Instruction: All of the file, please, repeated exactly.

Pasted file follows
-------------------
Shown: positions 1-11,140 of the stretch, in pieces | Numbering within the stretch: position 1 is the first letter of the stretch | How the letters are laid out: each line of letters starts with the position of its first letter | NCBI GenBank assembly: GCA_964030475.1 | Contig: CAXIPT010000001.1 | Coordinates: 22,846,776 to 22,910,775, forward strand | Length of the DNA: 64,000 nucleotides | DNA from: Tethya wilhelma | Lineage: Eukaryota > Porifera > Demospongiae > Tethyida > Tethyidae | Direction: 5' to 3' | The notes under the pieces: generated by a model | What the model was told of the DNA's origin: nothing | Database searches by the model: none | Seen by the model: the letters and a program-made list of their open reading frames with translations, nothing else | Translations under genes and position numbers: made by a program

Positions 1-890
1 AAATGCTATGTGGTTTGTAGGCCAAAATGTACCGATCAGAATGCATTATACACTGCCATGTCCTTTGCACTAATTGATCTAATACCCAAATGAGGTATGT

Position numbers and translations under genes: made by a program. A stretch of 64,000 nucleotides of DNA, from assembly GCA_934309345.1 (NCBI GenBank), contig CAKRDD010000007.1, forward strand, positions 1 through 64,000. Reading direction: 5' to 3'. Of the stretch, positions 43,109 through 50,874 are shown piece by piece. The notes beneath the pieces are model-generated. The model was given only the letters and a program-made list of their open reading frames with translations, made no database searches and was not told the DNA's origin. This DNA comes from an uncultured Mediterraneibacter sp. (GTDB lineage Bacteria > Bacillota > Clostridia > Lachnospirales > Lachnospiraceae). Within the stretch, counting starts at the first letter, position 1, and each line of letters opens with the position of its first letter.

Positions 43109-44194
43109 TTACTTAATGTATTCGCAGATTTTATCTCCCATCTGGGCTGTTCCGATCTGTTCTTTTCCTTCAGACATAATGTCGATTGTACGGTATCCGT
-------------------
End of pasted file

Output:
Shown: positions 1-11,140 of the stretch, in pieces | Numbering within the stretch: position 1 is the first letter of the stretch | How the letters are laid out: each line of letters starts with the position of its first letter | NCBI GenBank assembly: GCA_964030475.1 | Contig: CAXIPT010000001.1 | Coordinates: 22,846,776 to 22,910,775, forward strand | Length of the DNA: 64,000 nucleotides | DNA from: Tethya wilhelma | Lineage: Eukaryota > Porifera > Demospongiae > Tethyida > Tethyidae | Direction: 5' to 3' | The notes under the pieces: generated by a model | What the model was told of the DNA's origin: nothing | Database searches by the model: none | Seen by the model: the letters and a program-made list of their open reading frames with translations, nothing else | Translations under genes and position numbers: made by a program

Positions 1-890
1 AAATGCTATGTGGTTTGTAGGCCAAAATGTACCGATCAGAATGCATTATACACTGCCATGTCCTTTGCACTAATTGATCTAATACCCAAATGAGGTATGT

Position numbers and translations under genes: made by a program. A stretch of 64,000 nucleotides of DNA, from assembly GCA_934309345.1 (NCBI GenBank), contig CAKRDD010000007.1, forward strand, positions 1 through 64,000. Reading direction: 5' to 3'. Of the stretch, positions 43,109 through 50,874 are shown piece by piece. The notes beneath the pieces are model-generated. The model was given only the letters and a program-made list of their open reading frames with translations, made no database searches and was not told the DNA's origin. This DNA comes from an uncultured Mediterraneibacter sp. (GTDB lineage Bacteria > Bacillota > Clostridia > Lachnospirales > Lachnospiraceae). Within the stretch, counting starts at the first letter, position 1, and each line of letters opens with the position of its first letter.

Positions 43109-44194
43109 TTACTTAATGTATTCGCAGATTTTATCTCCCATCTGGGCTGTTCCGATCTGTTCTTTTCCTTCAGACATAATGTCGATTGTACGGTATCCGT